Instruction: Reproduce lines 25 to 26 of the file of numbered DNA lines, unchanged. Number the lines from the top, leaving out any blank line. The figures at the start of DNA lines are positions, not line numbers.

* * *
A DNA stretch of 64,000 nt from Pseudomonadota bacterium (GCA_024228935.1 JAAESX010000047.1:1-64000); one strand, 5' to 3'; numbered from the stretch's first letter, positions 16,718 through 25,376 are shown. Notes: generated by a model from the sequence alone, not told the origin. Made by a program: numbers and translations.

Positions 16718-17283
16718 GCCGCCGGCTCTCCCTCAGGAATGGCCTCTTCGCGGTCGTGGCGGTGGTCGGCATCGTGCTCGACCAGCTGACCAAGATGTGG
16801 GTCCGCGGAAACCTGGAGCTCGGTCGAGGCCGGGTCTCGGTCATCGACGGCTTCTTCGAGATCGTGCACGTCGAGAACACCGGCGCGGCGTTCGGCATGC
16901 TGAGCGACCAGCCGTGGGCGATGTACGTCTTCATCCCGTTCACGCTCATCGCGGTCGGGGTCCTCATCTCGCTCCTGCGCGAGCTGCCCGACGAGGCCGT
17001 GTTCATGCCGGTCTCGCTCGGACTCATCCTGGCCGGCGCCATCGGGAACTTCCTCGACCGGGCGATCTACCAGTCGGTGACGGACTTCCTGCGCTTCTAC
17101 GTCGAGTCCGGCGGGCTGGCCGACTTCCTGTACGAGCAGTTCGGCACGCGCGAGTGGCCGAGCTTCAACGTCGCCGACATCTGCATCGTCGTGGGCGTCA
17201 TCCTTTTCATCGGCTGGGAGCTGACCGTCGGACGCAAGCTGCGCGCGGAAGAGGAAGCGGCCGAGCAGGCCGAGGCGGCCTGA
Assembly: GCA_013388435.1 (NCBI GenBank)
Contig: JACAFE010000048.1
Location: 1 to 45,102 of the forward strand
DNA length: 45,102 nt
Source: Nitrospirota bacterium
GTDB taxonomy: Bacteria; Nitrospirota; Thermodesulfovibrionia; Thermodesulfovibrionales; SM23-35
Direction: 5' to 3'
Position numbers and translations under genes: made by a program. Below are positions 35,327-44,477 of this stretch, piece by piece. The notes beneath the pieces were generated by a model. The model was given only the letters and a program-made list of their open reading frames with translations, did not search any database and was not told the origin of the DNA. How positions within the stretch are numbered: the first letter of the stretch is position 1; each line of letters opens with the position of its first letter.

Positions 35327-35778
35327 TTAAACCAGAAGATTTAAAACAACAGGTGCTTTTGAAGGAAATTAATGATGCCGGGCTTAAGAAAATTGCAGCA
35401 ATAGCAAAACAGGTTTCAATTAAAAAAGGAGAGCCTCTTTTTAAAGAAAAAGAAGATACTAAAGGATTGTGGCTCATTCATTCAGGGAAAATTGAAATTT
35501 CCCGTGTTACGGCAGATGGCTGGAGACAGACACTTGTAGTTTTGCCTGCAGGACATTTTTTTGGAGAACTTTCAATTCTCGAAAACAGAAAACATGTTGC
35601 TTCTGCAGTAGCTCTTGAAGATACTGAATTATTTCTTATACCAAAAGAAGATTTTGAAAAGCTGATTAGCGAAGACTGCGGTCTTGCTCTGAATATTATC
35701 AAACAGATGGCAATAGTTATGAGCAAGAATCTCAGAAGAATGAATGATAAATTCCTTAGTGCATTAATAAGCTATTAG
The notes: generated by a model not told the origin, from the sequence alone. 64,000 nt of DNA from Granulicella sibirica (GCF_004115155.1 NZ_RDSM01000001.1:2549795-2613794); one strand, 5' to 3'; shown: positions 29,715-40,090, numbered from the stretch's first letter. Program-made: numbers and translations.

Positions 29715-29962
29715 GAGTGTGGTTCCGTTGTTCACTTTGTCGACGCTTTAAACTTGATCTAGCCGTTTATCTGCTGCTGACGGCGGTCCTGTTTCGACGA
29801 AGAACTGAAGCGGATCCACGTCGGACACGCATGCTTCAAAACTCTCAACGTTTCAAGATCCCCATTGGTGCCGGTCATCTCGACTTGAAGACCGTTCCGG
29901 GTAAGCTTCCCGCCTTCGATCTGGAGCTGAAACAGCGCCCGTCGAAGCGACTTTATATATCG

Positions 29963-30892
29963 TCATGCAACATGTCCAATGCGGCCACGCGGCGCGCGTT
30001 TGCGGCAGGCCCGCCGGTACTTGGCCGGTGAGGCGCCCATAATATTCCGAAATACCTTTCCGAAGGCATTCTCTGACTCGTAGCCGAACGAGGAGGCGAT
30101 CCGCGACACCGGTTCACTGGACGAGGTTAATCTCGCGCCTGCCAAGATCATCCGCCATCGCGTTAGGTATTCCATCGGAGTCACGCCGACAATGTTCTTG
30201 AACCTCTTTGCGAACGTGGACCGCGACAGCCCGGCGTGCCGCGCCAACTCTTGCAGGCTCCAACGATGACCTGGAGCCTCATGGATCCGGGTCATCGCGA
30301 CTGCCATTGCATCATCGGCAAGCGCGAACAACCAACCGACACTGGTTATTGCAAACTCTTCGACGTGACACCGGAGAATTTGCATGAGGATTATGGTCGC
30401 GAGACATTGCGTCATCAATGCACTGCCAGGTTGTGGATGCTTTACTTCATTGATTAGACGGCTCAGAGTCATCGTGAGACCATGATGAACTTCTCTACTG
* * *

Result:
29715 GAGTGTGGTTCCGTTGTTCACTTTGTCGACGCTTTAAACTTGATCTAGCCGTTTATCTGCTGCTGACGGCGGTCCTGTTTCGACGA
29801 AGAACTGAAGCGGATCCACGTCGGACACGCATGCTTCAAAACTCTCAACGTTTCAAGATCCCCATTGGTGCCGGTCATCTCGACTTGAAGACCGTTCCGG